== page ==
My reflex is to place the stand where the lockers now are, so that during the day, you'll at least have some daylight to use. I don't know when the spotlight comes on at night, that's something good to find out.
Thanks for the comments about the pumps. MAN! They are spendy!! I definitely want to be sure we get one that is going to last more than a year. I don't expect it to get used much more than weekly, but we'll see. I agree, this shelter has turned out to be very nice. Plans are in the works to have an artist paint a bicycle theme across the sides and on the roof, since it is visible from the hospital cafeteria windows on the floor above.
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Old 05-01-16, 10:12 PM
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Originally Posted by TenSpeedV2 View Post
From my experience, the pump always sucks, and that gets used the most I would say.
This is just in the cage for commuters?

Maybe a pump on a chain? Add a few tire irons on a chain too, if you want.
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Old 05-02-16, 07:20 AM
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My thoughts - avoid the cheapest tools out there. You shouldn't really need all that much - I would think a full set or so of hex wrenches, phillips and slotted screwdriver, needlenose pliers, and adjustable wrench, a chain tool, tire levers, and a pump would probably be all you need. A ratchet set is always nice as well, but often not necessary. I don't see any reason to need cone wrenches or bottom bracket tools if this is just for employees to make some quick repairs, unless you want to provide them.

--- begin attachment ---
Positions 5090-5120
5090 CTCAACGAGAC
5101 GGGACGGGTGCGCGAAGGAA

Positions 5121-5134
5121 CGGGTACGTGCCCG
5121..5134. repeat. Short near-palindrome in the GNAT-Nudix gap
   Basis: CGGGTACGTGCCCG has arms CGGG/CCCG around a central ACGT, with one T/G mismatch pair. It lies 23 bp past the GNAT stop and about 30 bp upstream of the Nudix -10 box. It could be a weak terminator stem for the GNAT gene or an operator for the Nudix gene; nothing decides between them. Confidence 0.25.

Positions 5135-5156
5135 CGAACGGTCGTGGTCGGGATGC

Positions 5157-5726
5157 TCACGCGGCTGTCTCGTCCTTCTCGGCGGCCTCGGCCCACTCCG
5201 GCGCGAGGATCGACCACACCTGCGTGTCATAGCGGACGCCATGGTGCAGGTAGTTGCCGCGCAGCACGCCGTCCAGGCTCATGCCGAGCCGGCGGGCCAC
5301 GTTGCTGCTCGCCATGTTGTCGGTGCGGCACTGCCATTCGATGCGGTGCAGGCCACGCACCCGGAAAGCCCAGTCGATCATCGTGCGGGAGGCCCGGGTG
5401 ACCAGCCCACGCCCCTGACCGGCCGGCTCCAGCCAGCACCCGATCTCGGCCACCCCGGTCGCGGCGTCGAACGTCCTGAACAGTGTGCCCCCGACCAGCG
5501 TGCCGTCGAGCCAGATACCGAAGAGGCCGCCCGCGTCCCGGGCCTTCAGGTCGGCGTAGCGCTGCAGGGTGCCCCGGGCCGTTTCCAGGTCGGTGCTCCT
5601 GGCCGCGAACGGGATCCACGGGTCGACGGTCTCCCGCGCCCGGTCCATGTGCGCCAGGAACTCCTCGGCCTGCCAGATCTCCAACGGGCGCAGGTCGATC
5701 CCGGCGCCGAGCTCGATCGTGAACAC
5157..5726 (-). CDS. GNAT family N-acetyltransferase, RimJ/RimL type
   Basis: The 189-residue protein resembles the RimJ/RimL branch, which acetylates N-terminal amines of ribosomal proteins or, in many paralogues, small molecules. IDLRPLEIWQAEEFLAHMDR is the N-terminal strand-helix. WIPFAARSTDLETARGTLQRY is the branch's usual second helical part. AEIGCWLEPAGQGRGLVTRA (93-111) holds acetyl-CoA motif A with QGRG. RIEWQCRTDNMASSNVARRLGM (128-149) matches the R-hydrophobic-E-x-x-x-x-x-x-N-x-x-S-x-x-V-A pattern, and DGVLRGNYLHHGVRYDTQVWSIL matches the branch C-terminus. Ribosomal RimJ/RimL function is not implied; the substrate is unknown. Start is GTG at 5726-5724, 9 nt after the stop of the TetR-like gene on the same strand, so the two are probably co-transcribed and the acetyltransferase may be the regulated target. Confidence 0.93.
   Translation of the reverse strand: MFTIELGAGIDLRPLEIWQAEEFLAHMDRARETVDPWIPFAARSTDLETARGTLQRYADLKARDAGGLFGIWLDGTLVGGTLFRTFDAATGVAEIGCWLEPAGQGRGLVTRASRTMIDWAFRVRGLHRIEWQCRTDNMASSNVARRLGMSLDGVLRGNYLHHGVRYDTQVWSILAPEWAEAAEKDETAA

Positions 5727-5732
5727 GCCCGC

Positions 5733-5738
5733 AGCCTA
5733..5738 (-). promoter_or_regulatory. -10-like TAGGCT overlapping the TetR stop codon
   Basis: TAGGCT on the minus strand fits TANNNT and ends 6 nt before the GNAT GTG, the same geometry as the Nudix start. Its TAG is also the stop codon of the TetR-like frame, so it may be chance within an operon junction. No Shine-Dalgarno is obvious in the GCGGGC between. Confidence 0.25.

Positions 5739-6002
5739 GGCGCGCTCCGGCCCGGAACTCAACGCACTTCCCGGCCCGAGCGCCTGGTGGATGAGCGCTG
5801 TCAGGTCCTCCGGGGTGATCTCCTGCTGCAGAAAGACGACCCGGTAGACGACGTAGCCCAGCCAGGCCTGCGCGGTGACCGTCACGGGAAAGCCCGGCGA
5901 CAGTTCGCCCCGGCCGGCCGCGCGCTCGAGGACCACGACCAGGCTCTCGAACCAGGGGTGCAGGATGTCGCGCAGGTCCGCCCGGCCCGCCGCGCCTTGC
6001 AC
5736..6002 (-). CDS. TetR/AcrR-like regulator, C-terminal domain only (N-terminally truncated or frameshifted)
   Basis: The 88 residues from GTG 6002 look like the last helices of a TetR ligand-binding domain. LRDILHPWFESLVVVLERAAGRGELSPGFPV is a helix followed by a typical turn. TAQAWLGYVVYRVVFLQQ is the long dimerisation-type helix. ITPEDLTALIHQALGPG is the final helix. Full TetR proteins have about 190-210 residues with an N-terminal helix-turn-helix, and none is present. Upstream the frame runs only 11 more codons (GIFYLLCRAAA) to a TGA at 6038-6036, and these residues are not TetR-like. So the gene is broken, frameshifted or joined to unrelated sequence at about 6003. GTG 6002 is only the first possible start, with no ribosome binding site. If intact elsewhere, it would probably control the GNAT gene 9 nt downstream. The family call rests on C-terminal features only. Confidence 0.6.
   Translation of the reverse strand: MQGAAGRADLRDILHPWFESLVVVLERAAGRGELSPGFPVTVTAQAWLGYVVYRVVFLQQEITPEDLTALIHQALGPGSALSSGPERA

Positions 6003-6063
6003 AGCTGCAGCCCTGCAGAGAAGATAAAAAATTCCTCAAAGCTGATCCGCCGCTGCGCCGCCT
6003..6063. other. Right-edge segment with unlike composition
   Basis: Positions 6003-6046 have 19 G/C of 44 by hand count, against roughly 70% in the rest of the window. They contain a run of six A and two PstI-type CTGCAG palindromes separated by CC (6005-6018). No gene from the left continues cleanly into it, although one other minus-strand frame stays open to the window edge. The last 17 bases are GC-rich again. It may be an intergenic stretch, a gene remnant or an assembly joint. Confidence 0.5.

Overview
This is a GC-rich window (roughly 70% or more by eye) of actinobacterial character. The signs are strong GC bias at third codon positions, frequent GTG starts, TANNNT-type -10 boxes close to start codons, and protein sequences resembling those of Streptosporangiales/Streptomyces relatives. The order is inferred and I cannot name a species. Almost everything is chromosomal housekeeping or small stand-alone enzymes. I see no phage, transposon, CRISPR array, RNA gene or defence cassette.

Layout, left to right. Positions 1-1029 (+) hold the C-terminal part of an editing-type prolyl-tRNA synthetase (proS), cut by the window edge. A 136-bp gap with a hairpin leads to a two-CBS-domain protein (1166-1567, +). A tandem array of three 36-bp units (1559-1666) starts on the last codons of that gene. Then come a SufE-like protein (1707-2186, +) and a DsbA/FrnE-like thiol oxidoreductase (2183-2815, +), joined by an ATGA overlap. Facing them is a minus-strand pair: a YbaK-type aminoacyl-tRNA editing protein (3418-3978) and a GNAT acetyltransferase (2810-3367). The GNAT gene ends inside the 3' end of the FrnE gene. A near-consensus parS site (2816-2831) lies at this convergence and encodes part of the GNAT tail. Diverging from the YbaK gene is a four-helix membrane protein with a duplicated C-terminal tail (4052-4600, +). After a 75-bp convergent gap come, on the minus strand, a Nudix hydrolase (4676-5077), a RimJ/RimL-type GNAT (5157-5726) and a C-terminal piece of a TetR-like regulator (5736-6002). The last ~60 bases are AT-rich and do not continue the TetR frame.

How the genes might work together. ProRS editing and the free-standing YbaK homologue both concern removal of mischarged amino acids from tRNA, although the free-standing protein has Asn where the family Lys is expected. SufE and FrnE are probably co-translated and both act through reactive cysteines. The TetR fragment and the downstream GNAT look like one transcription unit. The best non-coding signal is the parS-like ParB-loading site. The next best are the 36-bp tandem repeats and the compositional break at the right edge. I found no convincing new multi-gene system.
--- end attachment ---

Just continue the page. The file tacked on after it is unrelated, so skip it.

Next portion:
Since you have badge access, I am going to guess you have a security office, as well? If so, a nice amenity would be to stock up on some common size tubes that someone who needed one could purchase, or take. I wouldn't stock many, but someone needing an emergency tube would sure appreciate having access to one if needed.
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Old 05-02-16, 08:22 AM
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We had a relatively big thread about this a while back. I think I started it. Let me see if I can find it.
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Old 05-02-16, 09:54 AM
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Originally Posted by bmthom.gis View Post
My thoughts - avoid the cheapest tools out there. You shouldn't really need all that much - I would think a full set or so of hex wrenches, phillips and slotted screwdriver, needlenose pliers, and adjustable wrench, a chain tool, tire levers, and a pump would probably be all you need. A ratchet set is always nice as well, but often not necessary. I don't see any reason to need cone wrenches or bottom bracket tools if this is just for employees to make some quick repairs, unless you want to provide them.

Since you have badge access, I am going to guess you have a security office, as well? If so, a nice amenity would be to stock up on some common size tubes that someone who needed one could purchase, or take. I wouldn't stock many, but someone needing an emergency tube would sure appreciate having access to one if needed.